Taking your untamed bird to the vet for the first time can be daunting, especially if your feathered friend is not exactly “tame.”
But don’t worry – with some preparation, you can make the experience much less stressful for both of you.
When taking an untamed bird to the vet, it is crucial to remain calm and patient. If you are stressed, your bird will be too. This makes the experience even harder.
Birds can be skittish around new people and places, so take your time and let your pet bird get comfortable. Read on to find out more!
Step 1: Plan in advance
Find an avian veterinarian
Before you even think about taking your bird to the vet, you’ll need to find an avian veterinarian in your area.
An avian veterinarian is a vet that has studied for an additional 6 years treating all kinds of birds. Look for a list of trusted avian veterinarians online or ask your friends or relatives for any recommendations.
Once you’ve narrowed down your options, contact the vets to see if they’re a good fit for you and your pet.
Suppose you cannot locate a board-certified avian veterinarian close to you. In that case, your regular vet might be able to help.
However, remember to ask about their experience with birds ahead of time. Ask the receptionist how many birds they see on average, whether they have treated your type of bird before, and if the vet can handle untamed birds.
The last thing anyone wants is for their feathered friend to fall into unknowledgeable hands.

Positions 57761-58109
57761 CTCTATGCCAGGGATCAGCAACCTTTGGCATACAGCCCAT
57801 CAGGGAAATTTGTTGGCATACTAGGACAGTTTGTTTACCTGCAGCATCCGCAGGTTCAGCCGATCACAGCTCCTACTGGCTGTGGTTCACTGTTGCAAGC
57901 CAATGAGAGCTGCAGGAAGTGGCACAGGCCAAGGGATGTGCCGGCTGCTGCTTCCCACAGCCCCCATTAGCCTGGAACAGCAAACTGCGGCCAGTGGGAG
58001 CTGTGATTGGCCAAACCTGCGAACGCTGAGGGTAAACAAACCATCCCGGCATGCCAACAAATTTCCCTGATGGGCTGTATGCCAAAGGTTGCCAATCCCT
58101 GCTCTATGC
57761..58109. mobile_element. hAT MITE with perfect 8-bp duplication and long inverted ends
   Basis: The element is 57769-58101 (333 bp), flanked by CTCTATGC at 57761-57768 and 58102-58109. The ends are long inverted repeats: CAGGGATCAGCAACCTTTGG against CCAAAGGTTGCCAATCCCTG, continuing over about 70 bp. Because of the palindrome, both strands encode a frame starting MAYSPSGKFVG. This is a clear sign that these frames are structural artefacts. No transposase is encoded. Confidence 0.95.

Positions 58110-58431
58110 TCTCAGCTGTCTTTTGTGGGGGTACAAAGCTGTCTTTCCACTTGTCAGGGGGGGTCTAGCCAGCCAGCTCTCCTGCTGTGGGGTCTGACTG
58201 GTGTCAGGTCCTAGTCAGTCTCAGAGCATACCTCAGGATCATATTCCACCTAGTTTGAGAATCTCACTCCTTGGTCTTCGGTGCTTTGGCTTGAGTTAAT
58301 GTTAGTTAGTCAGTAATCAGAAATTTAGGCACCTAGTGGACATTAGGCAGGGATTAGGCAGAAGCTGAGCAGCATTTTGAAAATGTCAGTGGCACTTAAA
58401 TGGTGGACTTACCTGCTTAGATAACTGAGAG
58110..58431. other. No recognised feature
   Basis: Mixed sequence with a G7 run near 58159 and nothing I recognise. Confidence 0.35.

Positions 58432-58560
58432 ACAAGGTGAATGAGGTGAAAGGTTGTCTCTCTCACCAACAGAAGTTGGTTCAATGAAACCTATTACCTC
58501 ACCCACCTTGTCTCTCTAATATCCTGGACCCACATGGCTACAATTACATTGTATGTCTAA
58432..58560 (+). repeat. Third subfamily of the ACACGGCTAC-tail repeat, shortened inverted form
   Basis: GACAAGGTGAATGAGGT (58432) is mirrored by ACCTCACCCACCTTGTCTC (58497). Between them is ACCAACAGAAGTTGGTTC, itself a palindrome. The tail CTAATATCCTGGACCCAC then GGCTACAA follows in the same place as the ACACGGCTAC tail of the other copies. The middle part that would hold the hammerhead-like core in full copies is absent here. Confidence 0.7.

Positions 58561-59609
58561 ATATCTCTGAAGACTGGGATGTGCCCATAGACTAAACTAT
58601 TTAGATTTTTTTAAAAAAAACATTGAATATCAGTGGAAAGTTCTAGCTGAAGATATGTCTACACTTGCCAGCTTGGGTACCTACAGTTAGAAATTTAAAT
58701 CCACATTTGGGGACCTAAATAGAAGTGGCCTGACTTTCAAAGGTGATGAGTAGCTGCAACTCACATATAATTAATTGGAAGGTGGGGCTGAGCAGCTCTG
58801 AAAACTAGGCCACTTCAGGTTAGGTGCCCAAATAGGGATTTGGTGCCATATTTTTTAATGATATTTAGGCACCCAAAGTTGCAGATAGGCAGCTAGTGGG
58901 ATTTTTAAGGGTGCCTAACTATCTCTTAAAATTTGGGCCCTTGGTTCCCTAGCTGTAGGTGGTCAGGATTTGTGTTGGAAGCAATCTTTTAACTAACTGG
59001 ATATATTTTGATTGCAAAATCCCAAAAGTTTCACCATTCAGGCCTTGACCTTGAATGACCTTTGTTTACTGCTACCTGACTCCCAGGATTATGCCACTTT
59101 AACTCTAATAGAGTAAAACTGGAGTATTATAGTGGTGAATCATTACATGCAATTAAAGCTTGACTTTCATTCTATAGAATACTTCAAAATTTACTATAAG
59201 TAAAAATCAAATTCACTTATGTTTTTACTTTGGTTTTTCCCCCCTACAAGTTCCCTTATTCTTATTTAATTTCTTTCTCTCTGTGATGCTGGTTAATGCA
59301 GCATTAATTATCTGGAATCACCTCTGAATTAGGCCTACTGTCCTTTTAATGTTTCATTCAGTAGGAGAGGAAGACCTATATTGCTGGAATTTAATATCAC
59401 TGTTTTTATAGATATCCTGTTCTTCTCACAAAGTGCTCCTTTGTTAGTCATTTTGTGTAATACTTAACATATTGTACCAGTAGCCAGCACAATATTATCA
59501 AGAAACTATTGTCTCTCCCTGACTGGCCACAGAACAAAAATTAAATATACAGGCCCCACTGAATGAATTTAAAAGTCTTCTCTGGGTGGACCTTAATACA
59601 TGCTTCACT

Choosing a Travel Carrier
When choosing a travel carrier, look for one that is sturdy with a built-in perch that will allow your bird to spread its wings easily.
Smaller carriers are usually better because they’re easier to transport. They also make it easier for the vet to capture your bird for a check-up.
Choose a carrier with a viewing window so the vet can check your bird’s posture and breathing before handling it.
Also, check that the doors have a robust locking mechanism. If the carrier has sliding doors, clip a few clothes pegs to the door for extra protection to help prevent your clever bird from escaping.
Step 2: Gather the supplies
If your bird has an infection or virus, it will show up in its droppings. To help the veterinarian treat your bird better, line the bottom of its carrier with clean newspaper. This will make it easy for the veterinarian to collect a sample of your bird’s droppings.
Or, if possible, collect a sample of your bird’s fresh feces in a clean, dry container. Your veterinarian will be able to test the sample for various diseases and parasites. This can help the vet diagnose your bird’s condition more quickly and effectively.
Towel and Hand towel
Birds are very fragile, so they must be handled with care. Hand towels are great to use to capture your untamed bird at home.
Make sure there are no hanging strings to catch your bird’s nails. Hand towels will also protect you from getting scratched by your feathered friend’s claws.